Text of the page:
Winkler said the site itself put great demands on the designers. “It’s a fairly tight site for the amount of programming we’re putting on it,” he said.
Curiosity and cost
Asked about the center’s progress in December 2011, the Kendall Square Association’s executive director at the time, Travis McCready, acknowledged that he was asked constantly about it.
“The community and everyone is waiting for some sign that the project is real. He’s done incredible amounts of work and stuck to his guns about designing the building from the inside out. I give him credit for being sort of an iconoclast about how that building gets built,” McCready said, “but I also would be lying if I didn’t say that virtually every community or representative from every walk of life that I encounter is waiting for some sign that that project will get built.”
McCready suspected KnicKrehm was having trouble gathering the money needed to build the center, which was put at $85 million in 2007, of which about $35 million had been raised, KnicKrehm said. But the center’s website now puts an “early projection” of its cost estimate at $100 million and says about one-third of that money has been raised – meaning the fundraising has lost ground in a half-dozen years.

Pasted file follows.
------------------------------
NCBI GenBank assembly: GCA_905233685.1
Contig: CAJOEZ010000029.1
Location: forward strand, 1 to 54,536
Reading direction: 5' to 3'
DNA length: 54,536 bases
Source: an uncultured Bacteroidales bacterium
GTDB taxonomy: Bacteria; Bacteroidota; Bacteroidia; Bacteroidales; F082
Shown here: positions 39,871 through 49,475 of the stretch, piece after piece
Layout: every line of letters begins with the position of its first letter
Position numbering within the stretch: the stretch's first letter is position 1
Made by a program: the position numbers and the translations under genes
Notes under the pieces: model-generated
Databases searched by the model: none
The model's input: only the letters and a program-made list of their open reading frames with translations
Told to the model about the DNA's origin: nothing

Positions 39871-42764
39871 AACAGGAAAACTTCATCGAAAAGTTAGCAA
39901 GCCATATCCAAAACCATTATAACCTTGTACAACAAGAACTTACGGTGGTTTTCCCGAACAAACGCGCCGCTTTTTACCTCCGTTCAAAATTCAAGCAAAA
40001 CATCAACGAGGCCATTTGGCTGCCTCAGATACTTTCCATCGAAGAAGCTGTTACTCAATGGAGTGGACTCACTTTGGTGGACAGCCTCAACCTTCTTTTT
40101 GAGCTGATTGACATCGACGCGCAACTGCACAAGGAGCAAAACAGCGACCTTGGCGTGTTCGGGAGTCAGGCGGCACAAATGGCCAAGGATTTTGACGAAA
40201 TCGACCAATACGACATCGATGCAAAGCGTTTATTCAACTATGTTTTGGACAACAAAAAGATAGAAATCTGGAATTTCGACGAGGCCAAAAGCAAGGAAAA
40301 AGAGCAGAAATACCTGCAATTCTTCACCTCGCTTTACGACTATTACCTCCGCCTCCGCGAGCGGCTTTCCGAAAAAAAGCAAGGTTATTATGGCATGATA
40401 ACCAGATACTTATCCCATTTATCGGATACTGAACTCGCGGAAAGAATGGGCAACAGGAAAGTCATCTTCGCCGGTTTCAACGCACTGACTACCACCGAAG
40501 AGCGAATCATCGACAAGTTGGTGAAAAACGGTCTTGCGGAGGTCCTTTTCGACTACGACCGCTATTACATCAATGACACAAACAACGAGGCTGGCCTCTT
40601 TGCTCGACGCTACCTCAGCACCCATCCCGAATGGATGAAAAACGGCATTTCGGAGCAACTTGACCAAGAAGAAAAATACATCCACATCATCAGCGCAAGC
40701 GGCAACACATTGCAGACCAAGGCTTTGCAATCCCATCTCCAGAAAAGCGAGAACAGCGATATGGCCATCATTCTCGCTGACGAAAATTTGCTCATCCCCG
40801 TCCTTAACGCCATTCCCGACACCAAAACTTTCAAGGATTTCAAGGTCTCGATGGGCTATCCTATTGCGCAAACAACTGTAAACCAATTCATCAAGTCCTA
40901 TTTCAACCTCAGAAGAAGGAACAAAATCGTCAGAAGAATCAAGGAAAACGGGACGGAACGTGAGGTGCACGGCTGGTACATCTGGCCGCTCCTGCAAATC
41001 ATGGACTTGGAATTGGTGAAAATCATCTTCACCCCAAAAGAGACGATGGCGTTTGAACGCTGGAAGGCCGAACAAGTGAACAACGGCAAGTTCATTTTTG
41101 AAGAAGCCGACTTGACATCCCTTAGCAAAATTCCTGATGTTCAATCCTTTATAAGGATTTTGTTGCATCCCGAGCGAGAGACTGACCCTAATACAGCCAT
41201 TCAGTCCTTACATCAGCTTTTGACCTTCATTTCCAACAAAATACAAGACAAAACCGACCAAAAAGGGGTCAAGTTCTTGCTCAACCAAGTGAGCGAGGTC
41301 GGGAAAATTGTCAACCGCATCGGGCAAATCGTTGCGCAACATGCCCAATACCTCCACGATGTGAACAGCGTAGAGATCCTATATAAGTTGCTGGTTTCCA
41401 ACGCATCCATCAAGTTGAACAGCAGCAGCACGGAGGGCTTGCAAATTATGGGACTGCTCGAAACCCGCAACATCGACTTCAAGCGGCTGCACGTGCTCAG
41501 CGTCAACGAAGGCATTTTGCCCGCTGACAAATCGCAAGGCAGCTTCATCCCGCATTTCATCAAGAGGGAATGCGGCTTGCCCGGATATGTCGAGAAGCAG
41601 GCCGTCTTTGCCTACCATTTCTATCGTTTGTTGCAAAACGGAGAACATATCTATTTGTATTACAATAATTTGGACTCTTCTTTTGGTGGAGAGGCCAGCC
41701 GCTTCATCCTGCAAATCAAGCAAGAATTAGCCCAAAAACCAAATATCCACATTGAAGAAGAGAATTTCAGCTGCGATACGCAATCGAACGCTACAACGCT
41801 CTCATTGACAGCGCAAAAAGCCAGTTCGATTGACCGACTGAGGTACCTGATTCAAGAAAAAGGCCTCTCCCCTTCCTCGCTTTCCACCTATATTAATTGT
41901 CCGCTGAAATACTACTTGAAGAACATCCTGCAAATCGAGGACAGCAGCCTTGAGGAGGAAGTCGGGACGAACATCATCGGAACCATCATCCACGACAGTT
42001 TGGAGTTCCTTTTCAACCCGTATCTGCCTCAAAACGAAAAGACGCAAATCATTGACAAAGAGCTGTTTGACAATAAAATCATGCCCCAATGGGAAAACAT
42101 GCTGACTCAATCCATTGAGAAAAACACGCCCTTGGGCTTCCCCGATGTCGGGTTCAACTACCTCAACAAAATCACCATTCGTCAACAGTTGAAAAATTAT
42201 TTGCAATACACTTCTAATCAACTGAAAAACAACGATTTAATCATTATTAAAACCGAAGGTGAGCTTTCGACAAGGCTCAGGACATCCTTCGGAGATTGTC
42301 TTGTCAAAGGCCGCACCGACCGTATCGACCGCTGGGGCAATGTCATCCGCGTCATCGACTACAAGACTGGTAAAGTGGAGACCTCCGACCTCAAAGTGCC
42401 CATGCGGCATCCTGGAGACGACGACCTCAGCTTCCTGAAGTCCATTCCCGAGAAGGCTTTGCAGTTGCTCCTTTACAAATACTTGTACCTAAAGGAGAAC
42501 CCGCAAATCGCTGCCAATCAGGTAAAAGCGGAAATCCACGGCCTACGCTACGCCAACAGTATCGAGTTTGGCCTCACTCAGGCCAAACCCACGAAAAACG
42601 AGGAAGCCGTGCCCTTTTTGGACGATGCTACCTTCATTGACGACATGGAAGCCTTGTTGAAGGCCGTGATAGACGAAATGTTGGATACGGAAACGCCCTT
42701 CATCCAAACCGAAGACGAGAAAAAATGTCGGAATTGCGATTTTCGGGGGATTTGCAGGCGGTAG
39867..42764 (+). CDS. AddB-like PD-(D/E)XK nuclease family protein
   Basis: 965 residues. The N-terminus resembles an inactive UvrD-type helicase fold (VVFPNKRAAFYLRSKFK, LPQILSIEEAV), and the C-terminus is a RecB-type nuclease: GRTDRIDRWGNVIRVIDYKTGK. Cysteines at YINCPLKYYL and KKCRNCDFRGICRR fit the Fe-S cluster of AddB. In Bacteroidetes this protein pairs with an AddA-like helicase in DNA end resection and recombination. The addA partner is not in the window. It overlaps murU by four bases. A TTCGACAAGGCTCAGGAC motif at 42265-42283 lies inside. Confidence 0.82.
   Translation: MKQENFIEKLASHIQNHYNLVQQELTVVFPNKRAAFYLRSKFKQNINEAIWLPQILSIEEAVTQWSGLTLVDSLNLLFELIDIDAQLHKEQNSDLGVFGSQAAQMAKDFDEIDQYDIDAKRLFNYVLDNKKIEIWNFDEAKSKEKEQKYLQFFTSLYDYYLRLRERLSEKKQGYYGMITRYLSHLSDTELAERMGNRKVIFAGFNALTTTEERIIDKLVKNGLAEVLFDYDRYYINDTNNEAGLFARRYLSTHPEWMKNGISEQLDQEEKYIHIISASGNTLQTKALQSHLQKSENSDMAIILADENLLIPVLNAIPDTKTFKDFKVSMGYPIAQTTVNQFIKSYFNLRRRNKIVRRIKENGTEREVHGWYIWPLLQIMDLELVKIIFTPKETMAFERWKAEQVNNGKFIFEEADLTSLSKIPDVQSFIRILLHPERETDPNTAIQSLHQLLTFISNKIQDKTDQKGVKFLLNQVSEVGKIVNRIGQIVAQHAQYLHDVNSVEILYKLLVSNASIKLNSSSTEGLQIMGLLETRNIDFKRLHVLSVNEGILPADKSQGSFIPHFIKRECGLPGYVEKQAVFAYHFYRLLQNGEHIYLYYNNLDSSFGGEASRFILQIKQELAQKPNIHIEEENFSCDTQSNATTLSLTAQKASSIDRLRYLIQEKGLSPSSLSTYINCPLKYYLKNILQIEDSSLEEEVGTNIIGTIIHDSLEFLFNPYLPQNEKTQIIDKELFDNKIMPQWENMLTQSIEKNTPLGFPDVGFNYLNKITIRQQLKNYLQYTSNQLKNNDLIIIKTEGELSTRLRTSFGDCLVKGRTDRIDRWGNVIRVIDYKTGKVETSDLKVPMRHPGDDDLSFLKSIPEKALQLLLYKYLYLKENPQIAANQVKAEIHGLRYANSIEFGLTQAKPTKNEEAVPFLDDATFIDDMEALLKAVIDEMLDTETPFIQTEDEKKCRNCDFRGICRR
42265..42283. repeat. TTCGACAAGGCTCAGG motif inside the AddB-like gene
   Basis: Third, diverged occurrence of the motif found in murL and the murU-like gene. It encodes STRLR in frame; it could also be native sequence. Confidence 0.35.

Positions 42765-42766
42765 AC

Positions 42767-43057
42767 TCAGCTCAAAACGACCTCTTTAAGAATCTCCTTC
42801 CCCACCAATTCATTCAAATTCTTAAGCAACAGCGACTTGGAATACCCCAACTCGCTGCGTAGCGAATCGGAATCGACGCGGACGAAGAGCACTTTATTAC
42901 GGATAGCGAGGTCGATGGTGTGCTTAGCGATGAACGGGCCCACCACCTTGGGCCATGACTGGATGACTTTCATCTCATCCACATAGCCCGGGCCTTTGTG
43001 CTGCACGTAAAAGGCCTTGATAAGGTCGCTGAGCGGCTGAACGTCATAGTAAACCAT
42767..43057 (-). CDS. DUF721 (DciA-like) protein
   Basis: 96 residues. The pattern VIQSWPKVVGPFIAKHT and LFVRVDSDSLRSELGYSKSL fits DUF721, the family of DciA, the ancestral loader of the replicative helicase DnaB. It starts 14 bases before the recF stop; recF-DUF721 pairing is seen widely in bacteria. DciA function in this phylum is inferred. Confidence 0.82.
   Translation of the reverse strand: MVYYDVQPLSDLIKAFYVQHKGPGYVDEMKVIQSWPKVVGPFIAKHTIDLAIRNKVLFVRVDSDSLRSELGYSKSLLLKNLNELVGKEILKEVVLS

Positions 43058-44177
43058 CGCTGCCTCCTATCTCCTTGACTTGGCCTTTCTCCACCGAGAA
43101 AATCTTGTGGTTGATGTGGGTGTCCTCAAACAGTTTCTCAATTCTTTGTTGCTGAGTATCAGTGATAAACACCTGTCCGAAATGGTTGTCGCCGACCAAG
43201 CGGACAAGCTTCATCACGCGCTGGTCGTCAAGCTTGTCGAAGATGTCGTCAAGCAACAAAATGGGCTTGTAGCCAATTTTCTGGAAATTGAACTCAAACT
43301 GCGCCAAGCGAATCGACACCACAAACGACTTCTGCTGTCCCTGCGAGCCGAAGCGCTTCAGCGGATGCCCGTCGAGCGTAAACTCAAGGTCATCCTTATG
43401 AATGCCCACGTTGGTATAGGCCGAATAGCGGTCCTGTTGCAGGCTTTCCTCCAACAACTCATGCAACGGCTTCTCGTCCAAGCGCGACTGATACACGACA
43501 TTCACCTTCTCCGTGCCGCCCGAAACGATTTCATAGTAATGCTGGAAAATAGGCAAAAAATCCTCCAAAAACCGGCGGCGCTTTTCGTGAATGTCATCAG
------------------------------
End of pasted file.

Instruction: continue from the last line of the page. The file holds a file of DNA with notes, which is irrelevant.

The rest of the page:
“The cost of the project [has changed]. It’s a very different project than it was at that time,” Winkler said of the previous estimates.
The total cost of Constellation Center now is expected to be between $215 million and $300 million.
Foundry could be faster
The council unanimously supported Monday’s order to investigate the Constellation Center situation.
“I hope they’re listening,” said Decker before the vote, referring to staff at the foundation.
Heather Hoffman, an East Cambridge resident who once supported the center as a potential home for the North Cambridge Opera Company, said Monday that she’d begun looking at the Foundry building instead – although that project, of which 10,000 square feet must be set aside for community use, also has been languishing. The city took ownership from Alexandria Real Estate Equities in January 2012, but any use of its 52,000 square feet (barring a one-off use allowed for Saturday) seems far off.
“Those of us in East Cambridge have been waiting for this for a long time, the arts community has been waiting for this a long time, probably all of you have been waiting for this for a long time,” Hoffman told the council about Toomey’s order. “I hope that this inquiry will goose matters and encourage Mr. KnicKrehm to move.”
“In addition, if we have arts in the Foundry building that will also be an encouragement, because that will provide a feeder. The Foundry will be aimed at a level of wealth slightly lower than the Constellation Center. Even though it’s nonprofit and he’s going to keep tickets as low as he can, he still has to keep the lights on and all that,” Hoffman said, “once there are lights to keep on.”
This story was updated June 18, 2013, with comments from the Constellation Charitable Foundation.